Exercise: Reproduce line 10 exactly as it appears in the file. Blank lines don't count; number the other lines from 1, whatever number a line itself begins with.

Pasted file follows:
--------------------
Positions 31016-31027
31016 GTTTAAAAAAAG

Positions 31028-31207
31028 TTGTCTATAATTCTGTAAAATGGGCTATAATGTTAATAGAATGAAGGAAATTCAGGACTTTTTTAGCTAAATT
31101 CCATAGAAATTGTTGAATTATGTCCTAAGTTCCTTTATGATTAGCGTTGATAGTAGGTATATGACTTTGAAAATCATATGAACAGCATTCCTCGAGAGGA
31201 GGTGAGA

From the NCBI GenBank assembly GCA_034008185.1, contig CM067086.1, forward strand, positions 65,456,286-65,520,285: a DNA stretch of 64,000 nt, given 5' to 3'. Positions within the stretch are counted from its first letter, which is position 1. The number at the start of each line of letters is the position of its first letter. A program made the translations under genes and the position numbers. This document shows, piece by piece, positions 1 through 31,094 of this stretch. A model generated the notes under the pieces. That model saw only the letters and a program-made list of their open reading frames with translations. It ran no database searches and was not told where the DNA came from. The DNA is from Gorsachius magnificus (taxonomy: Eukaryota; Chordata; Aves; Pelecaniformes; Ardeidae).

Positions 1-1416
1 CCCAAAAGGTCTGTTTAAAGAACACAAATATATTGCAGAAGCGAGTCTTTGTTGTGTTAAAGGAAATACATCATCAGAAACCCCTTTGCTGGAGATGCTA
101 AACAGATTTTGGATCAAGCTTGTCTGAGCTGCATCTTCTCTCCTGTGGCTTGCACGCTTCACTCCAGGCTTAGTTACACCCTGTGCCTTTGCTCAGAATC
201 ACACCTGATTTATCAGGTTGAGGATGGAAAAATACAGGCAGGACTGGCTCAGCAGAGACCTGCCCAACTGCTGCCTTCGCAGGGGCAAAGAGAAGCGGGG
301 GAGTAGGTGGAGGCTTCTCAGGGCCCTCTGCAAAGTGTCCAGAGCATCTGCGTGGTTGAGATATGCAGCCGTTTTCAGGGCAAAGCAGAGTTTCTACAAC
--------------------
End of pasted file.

101 AACAGATTTTGGATCAAGCTTGTCTGAGCTGCATCTTCTCTCCTGTGGCTTGCACGCTTCACTCCAGGCTTAGTTACACCCTGTGCCTTTGCTCAGAATC